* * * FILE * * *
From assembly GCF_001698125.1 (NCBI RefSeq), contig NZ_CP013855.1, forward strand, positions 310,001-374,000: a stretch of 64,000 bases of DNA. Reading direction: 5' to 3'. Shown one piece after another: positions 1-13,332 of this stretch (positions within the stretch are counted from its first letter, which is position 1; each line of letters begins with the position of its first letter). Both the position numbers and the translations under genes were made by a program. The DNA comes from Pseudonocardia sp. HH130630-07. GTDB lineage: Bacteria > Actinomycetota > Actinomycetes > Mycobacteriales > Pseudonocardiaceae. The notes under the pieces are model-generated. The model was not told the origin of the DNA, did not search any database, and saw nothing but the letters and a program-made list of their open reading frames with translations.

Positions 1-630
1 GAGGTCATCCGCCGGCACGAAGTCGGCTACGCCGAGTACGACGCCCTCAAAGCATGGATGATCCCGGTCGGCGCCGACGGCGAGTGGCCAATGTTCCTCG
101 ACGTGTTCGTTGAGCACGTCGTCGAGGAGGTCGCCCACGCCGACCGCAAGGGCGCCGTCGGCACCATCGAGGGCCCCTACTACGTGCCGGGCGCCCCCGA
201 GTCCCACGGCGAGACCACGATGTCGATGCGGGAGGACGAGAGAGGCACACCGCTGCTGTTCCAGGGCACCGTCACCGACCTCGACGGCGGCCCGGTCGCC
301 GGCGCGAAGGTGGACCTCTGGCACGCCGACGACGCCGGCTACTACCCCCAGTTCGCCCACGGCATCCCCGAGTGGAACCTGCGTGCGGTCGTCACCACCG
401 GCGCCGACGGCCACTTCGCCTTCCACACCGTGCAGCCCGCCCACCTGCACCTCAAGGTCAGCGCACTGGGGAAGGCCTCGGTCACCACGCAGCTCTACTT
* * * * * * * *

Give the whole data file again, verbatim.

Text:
From assembly GCF_001698125.1 (NCBI RefSeq), contig NZ_CP013855.1, forward strand, positions 310,001-374,000: a stretch of 64,000 bases of DNA. Reading direction: 5' to 3'. Shown one piece after another: positions 1-13,332 of this stretch (positions within the stretch are counted from its first letter, which is position 1; each line of letters begins with the position of its first letter). Both the position numbers and the translations under genes were made by a program. The DNA comes from Pseudonocardia sp. HH130630-07. GTDB lineage: Bacteria > Actinomycetota > Actinomycetes > Mycobacteriales > Pseudonocardiaceae. The notes under the pieces are model-generated. The model was not told the origin of the DNA, did not search any database, and saw nothing but the letters and a program-made list of their open reading frames with translations.

Positions 1-630
1 GAGGTCATCCGCCGGCACGAAGTCGGCTACGCCGAGTACGACGCCCTCAAAGCATGGATGATCCCGGTCGGCGCCGACGGCGAGTGGCCAATGTTCCTCG
101 ACGTGTTCGTTGAGCACGTCGTCGAGGAGGTCGCCCACGCCGACCGCAAGGGCGCCGTCGGCACCATCGAGGGCCCCTACTACGTGCCGGGCGCCCCCGA
201 GTCCCACGGCGAGACCACGATGTCGATGCGGGAGGACGAGAGAGGCACACCGCTGCTGTTCCAGGGCACCGTCACCGACCTCGACGGCGGCCCGGTCGCC
301 GGCGCGAAGGTGGACCTCTGGCACGCCGACGACGCCGGCTACTACCCCCAGTTCGCCCACGGCATCCCCGAGTGGAACCTGCGTGCGGTCGTCACCACCG
401 GCGCCGACGGCCACTTCGCCTTCCACACCGTGCAGCCCGCCCACCTGCACCTCAAGGTCAGCGCACTGGGGAAGGCCTCGGTCACCACGCAGCTCTACTT